Waiting in the colossal line of kids eager to purchase tickets to the new film “8 Mile,” Eminem’s most recent number one hit “Lose Yourself” could be heard piped over the theater stereos and audience members mouthed the words in unison. It occurred to Artsweek that the rhymin’ white boy from Motor City, with all his trademark angst, has appropriated an already proven film outline as the convenient vehicle to smother pop culture. Like the J. Lo’s and Britneys, Eminem is a media mogul. His crossed arm scowl stares back from half a dozen magazines the same week Em’s tunes and flick reign supreme. The difference? He’s actually talented.
Even still, Em’s pocket’s bulge from the 50 million dollars looted by theaters over opening weekend, all while coveting face time on (shocker!) MTV’s “Movie House,” as well as his much-hated launch pad, “Total Request Live.” Though “8 Mile” is indeed worth a good bit of the hype, it’s merely a heavily treaded, well-positioned spike used to anchor down Eminem’s dominance in mainstream entertainment.
Like you failed to notice, the film is loosely (okay, okay) based on Em’s real ascent to stardom – out of the Midwestern music Mecca, Detroit – showing us a not-so-cleverly played out string of events. Jimmy Smith Jr., or “Rabbit,” as he is called, must struggle with poverty, racial tensions and a string of sliggidy slut women that seem to foul up every mildly joyous moment, all while pursuing hopes of becoming a successful hip hop artist.
Director Curtis Hanson (“L.A. Confidential,” “Wonder Boys”) takes the viewers into a storyline that feels reminiscent of “Saturday Night Fever” in that “my-talent-is-the-only-ticket-outta-urban-hell” sense. Like the cheeseball MTV film “Save the Last Dance,” the audience wants to root for the square white peg stuck in the black circular hole, but inevitably feels guilty. Rooting for Rabbit to shame his arch-rap-battle nemesis, Papa Doc, reminds that his hip hop victory is another triumph of the Anglos copping the right ‘tude to snatch another black art form.
Screenwriter Scott Silver (“The Mod Squad”) recognizes this need to amend the bridges that real-life hip hop star Eminem has burned, so that “Rabbit” becomes a much kinder, gentler version: He’s got the gay guy’s back, isn’t down with guns and wants nothing more than to cuddle with his kid sister. It may be a tricky pill to swallow, but it doesn’t mean Em can’t pull it off. His stoic shell slides comfortably off in the most poignant scenes with best friend and local rap-battle MC, Future (Mekhi Pfiefer), as they improvise self-deprecating words to “Sweet Home Alabama” while in Rabbit’s trailer park.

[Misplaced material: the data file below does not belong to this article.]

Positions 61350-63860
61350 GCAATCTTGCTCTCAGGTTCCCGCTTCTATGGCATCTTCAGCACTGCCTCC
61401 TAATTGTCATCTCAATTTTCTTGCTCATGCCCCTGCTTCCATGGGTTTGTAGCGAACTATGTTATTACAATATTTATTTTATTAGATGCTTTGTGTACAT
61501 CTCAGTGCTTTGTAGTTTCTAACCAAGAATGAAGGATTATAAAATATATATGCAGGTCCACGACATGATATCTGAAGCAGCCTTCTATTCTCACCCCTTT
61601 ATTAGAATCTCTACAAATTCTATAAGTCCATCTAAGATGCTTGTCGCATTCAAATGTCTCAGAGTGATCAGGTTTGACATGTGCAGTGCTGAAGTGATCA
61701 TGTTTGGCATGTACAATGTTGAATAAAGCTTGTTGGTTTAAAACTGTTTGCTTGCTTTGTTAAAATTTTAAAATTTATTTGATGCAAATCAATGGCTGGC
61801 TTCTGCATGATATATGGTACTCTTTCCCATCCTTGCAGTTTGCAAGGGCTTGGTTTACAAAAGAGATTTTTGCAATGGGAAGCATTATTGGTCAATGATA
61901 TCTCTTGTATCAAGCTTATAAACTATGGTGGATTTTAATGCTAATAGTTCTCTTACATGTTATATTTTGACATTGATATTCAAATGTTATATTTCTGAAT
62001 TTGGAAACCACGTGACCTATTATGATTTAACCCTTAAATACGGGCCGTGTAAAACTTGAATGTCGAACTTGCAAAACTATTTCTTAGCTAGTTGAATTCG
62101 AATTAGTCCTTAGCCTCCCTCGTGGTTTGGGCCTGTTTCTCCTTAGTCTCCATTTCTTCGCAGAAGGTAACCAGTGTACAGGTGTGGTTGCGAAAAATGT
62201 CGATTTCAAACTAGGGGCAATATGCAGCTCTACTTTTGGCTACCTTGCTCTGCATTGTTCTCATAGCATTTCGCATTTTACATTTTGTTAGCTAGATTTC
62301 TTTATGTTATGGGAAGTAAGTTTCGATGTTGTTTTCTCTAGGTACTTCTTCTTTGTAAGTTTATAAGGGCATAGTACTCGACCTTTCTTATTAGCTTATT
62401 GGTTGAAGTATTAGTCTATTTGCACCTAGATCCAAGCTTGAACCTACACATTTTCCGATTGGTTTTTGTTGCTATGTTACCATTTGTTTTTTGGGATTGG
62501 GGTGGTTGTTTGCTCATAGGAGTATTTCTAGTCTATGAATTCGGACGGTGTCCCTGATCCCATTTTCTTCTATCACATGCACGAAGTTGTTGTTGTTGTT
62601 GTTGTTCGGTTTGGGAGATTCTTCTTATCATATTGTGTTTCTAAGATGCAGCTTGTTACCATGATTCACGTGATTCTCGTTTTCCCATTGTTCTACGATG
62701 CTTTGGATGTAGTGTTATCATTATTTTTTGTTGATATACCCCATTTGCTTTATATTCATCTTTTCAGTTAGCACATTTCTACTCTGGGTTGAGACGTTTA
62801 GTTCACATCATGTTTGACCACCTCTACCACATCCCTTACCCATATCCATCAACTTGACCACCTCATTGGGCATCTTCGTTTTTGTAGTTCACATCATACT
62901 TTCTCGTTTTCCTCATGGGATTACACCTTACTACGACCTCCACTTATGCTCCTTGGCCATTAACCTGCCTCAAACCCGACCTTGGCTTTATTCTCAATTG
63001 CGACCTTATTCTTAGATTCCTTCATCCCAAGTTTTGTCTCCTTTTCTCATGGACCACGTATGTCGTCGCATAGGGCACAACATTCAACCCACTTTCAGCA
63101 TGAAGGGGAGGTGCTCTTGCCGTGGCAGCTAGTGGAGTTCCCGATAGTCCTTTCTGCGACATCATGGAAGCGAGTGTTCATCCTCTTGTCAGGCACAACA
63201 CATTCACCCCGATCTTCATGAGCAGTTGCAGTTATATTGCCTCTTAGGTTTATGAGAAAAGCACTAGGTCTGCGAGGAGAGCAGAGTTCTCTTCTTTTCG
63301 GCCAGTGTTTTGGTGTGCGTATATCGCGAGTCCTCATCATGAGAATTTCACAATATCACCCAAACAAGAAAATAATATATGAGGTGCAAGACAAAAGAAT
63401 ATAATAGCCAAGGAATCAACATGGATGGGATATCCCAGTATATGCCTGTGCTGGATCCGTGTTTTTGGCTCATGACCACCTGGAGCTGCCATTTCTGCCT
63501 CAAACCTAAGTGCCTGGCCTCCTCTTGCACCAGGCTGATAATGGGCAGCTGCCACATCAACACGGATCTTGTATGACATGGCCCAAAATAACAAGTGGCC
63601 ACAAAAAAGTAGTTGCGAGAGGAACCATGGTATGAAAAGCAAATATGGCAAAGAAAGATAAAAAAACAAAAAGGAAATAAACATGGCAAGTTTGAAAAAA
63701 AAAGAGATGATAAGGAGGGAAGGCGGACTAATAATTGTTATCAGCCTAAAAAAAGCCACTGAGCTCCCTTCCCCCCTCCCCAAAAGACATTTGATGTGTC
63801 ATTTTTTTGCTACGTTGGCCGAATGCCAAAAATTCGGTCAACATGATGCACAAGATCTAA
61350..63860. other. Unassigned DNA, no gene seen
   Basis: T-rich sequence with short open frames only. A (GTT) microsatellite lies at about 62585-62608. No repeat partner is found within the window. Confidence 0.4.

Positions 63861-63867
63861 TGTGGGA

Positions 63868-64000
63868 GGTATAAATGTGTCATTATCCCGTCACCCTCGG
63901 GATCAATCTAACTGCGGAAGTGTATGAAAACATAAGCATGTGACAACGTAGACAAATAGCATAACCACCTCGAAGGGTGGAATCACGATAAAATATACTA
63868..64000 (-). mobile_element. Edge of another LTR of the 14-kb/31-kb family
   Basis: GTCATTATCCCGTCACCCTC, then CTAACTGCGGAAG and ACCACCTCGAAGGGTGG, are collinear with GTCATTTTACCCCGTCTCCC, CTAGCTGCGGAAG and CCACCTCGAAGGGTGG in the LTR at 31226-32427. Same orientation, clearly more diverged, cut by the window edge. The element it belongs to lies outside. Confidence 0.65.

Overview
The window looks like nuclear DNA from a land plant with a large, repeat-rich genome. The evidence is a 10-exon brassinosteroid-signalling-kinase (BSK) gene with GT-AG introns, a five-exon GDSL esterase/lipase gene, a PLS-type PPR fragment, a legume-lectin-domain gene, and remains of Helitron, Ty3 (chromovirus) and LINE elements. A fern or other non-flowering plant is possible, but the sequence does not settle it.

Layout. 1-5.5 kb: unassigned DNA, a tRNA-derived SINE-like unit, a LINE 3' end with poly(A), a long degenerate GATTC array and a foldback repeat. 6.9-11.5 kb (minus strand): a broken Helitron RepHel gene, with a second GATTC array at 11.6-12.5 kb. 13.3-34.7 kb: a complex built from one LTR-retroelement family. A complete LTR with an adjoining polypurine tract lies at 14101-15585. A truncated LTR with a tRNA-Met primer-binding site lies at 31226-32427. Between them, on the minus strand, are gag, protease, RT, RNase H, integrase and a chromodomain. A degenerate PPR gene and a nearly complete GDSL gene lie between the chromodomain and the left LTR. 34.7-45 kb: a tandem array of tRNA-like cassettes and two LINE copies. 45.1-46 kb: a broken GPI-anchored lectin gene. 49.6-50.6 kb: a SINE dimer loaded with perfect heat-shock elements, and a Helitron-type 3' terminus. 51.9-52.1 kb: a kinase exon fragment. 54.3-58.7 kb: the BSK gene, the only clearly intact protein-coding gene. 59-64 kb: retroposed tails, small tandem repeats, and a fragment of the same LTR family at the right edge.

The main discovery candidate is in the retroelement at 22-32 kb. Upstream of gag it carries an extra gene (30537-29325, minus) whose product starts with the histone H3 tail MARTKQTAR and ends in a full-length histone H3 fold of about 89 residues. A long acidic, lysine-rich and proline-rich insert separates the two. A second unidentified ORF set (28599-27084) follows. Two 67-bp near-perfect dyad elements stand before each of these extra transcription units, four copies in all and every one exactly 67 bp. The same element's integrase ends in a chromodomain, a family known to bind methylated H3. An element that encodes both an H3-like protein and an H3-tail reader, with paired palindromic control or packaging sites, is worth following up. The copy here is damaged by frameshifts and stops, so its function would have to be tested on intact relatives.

Surprisingly, it’s the female roles in the film that are the least likable and almost disturbing. While making amends to every minority group Em might’ve pissed off over the last few years, he seems in no hurry to shower lovin’ on the women. His mother, Stephanie (Kim Basinger), is introduced to viewers in a trashy sex scene, which becomes the hallmark for all the females. She grovels, and self-loathes in one of the worst southern accents, while Rabbit’s flame, Alex (Brittany Murphy), fares as poorly. She freakishly stares with oversized, drug-hazed eyes through most of her scenes. If not spread eagle, she’s fantasizing about modeling or writhing on the dance floor. Enough said.
“8 Mile”, named for the road that racially divides the poor Detroit suburbs, succeeds in many of its endeavors. Cinematographer Rodrigo Prieto effectively paints the film in metallic blues and grays, making Detroit into one giant bruise of a city. As an actor, Eminem showcases the star appeal we never doubted the silver screen would elicit, though it questions if playing a version of oneself creates a triumphant thespian. The plotline is undoubtedly weak, but feverishly exciting camera work, along with some of the best battle-rhymes ever spouted, gloss the cracks over nicely. But Artsweek still feels unsure whether well-charted devices such as these mask the use of a so-so movie as a platform for a morally ambiguous idol to step farther into the already blazing spotlight.